Wednesday, January 28, 2015
The armchair critic strikes again
The notes below may be of some interest to others but they are not intended to influence anyone. They are just a reminder to me of some things I have been thinking recently.
I have always had music beside my bed but I have recently added a DVD setup so I can watch videos of opera and ballet in bed. So I am not so much an armchair critic as a bedborne one!
I usually go to bed at a routine time even though I am not yet fully tired. That means I do have time to listen to music or watch things on video. I have drinkies until Tanqueray carries me off to the land of nod. Tanqueray was also the Queen Mother's favoured drop and she lived to be 101. So let the health freaks get their heads around that one!
Two DVDs I watched recently were Australian performances of Madama Buttlerfly by Puccini and Swan Lake by Tchaikovsky.
I did not like the Puccini at all. It was an extreme example of a "modern" staging -- set outdoors in some Sydney park. I loathe anachronistic settings. The sets and costumes are meant to help you get the story but guys in modern business suits walking around a Sydney park told me nothing. It might have helped if there were English subtitles but there were not. And Puccini's music is no good. With Handel and Mozart the music is engaging throughout but Puccini's music is mostly pedestrian. He does some great arias but they are rare. I am afraid that I am not big on 19th century opera at all. Opera/oratorio for me mostly stretches from Monteverdi to Mozart. But in the 20th century Philip Glass also does well at times.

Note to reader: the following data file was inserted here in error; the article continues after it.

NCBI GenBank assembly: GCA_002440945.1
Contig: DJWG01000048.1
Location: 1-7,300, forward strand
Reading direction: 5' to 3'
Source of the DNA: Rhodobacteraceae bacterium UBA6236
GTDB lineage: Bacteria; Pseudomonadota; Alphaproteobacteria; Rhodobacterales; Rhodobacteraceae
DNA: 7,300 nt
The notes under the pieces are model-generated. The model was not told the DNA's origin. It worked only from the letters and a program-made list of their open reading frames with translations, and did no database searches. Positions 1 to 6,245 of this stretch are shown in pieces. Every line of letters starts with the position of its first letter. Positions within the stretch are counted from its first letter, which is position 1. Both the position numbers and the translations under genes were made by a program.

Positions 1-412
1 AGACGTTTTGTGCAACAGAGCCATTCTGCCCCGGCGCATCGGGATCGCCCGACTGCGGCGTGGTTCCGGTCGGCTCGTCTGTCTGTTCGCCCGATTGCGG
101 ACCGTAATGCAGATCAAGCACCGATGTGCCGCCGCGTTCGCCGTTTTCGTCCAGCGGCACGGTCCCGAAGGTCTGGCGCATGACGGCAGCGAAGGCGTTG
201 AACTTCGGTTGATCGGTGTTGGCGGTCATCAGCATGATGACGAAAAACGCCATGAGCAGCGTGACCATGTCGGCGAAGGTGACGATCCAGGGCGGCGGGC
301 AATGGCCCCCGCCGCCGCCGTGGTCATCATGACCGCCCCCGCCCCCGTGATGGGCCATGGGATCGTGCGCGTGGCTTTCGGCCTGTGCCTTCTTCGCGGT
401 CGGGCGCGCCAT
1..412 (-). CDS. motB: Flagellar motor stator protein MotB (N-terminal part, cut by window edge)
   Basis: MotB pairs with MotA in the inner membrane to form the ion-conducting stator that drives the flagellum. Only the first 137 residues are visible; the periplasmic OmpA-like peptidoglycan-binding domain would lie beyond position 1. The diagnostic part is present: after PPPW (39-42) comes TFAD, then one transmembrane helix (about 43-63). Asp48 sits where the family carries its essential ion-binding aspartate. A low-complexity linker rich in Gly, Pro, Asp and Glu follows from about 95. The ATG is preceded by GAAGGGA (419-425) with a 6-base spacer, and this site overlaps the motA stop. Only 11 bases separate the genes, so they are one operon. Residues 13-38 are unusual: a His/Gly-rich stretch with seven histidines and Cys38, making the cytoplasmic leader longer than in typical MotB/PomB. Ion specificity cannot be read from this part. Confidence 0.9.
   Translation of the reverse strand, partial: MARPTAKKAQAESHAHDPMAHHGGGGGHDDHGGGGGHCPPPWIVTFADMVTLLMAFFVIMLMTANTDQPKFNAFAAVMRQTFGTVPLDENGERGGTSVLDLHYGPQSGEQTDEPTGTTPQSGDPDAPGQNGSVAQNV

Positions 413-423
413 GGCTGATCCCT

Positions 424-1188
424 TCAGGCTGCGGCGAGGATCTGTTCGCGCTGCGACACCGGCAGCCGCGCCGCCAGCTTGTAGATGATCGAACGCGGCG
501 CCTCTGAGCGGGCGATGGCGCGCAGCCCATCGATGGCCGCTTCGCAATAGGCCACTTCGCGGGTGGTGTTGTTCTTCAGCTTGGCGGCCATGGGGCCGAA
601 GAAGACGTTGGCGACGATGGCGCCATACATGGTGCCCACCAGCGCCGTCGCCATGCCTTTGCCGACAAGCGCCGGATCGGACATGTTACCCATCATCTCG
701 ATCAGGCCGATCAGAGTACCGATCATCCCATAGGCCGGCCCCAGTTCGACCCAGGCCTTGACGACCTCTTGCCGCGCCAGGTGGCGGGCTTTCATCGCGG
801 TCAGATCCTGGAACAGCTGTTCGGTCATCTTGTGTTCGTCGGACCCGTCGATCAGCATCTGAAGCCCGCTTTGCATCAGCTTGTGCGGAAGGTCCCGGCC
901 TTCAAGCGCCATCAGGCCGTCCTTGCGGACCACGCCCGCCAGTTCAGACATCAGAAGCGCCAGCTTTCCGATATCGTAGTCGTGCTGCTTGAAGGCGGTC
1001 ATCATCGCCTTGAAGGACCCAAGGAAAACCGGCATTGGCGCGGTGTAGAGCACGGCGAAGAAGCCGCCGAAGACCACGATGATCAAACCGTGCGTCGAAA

Swan Lake was much better. It is amazing how well choreographers can convey a story without words. The sets were rather minimalist but fitted in well enough. And Tchaikovsky's music is of course always superb. Once again the men were mostly in modern suits rather than in the 19th century garb that Tchaikovsky would have envisioned but it was not too distracting in the circumstances.
When people comment on Swan Lake they mostly comment on the dancing, not the story. Yet the story is an engaging one. It is the old old story of a married man and the "other" woman. I rather related to that for reasons that are probably too indelicate to discuss. I have been cheerfully monogamous for most of my life but there were other episodes in times past. And I rather liked the "other" woman in the ballet. I would have had her.
But there was some fabulous dancing. I didn't realize the heights to which Australian dancers could rise. I found the asylum scene in Act 2 disturbing. Knowing of the real life abuses in psychiatric institutions it was a bit too real for me. And the exaggerated wimples on the nuns were both amusing and yet appropriate somehow. Kudos to the costume department.
The scene when the newly-wed wife catches her husband kissing the other woman amused me. In response to being caught the danseur does the strangest dance in order to get himself out of the situation. It reminded me of John Cleese in the Ministry of Silly Walks. It rather cracked me up. I imagine it was supposed to portray his agony of soul or some such but I could not take it seriously at all.
But definitely a credit-worthy production overall.